One year ago today, the Supreme Court struck down a section of the Defense of Marriage Act in the landmark case, United States v. Windsor. The decision paved the way for married same-sex couples to be recognized by the federal government and to receive the federal rights afforded to all married couples.
It's an exciting time, but investors identifying as lesbian, gay, bi-sexual or transgender are still puzzled about their financial rights and responsibilities, a new survey has found. A majority of the LGBT investors surveyed by Wells Fargo, 83 percent, don't entirely understand how federal and state laws apply to them and their finances.
And no wonder: It can be ridiculously complicated since some 30 states still don't recognize same-sex marriage.
For married same-sex couples in states that recognize their union, "for all intents and purposes their lives could be similar to heterosexual counterparts," says Certified Financial Planner professional John Quattlebaum, a wealth planning strategist with The Private Bank at Wells Fargo. But taxes, estate planning and investing all get much more complex for married couples who reside in states that don't recognize same-sex marriage.
Couples living in non-recognition states face unique circumstances. In order to receive federal benefits, they must be married in a state that recognizes same-sex marriage. That impacts financial planning issues, including Social Security decisions.
Couples who were married in a recognition state but reside in a non-recognition state won't be able to receive Social Security benefits and veterans benefits without further legislation, the White House announced last week, according to the Wall Street Journal.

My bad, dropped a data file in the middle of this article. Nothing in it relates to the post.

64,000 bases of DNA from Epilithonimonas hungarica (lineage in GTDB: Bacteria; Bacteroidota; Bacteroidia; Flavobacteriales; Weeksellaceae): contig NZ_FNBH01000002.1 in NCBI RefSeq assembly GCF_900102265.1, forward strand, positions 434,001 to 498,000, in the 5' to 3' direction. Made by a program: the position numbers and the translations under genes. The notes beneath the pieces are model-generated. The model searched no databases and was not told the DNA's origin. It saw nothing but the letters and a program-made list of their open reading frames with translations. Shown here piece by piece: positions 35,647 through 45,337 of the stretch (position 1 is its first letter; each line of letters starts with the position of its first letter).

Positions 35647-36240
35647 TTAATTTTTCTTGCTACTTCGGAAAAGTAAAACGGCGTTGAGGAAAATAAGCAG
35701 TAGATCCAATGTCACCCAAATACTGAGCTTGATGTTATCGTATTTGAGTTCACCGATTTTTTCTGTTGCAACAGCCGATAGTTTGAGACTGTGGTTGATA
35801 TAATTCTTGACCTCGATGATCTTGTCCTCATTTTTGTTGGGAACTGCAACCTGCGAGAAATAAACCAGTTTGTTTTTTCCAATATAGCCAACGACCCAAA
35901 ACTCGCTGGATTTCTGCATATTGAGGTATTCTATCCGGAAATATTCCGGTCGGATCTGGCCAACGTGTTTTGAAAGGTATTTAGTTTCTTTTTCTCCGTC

Making finances more complicated
Talking about financial issues as a couple is important for pairs of all stripes, LGBT or otherwise. All couples should also seek out advice tailored to their needs. In the case of LGBT couples, those living in states that do not recognize gay marriage need specialized advice.
"They need to find financial advisers, estate planning attorneys and accountants who can understand their situation. One of the key findings in the survey was that many individuals prefer to work with advisers who have a large LGBT client base or are LGBT themselves, to ensure that they are trained in LGBT issues and can update their documents, transfer assets efficiently and effectively and make sure taxes are filed correctly," Quattlebaum says.
Money is a gray area
The financial benefits of federally recognized marriages are key to the fight for marriage equality, but few of the survey respondents in long-term same-sex relationships say new marriage laws have prompted talks about money. Just about a third have started talking about finances as a result of the DOMA decision.
One in five say they never talk about money, while a quarter say they talk about money a lot.
After getting married, only a fraction of couples have talked about serious lifelong financial matters. For instance, just over a quarter, 28 percent, have discussed retirement or investing strategies.
Every couple has their own financial hurdles to clear. Talk about them early and often to make sure your relationship stays in the black.
It's never too early to start talking about money.
When do you think couples should begin discussing retirement and investing?
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Senior investing reporter Sheyna Steiner is a co-author of "Future Millionaires' Guidebook," an e-book written by Bankrate editors and reporters. It's available at all the major e-book retailers.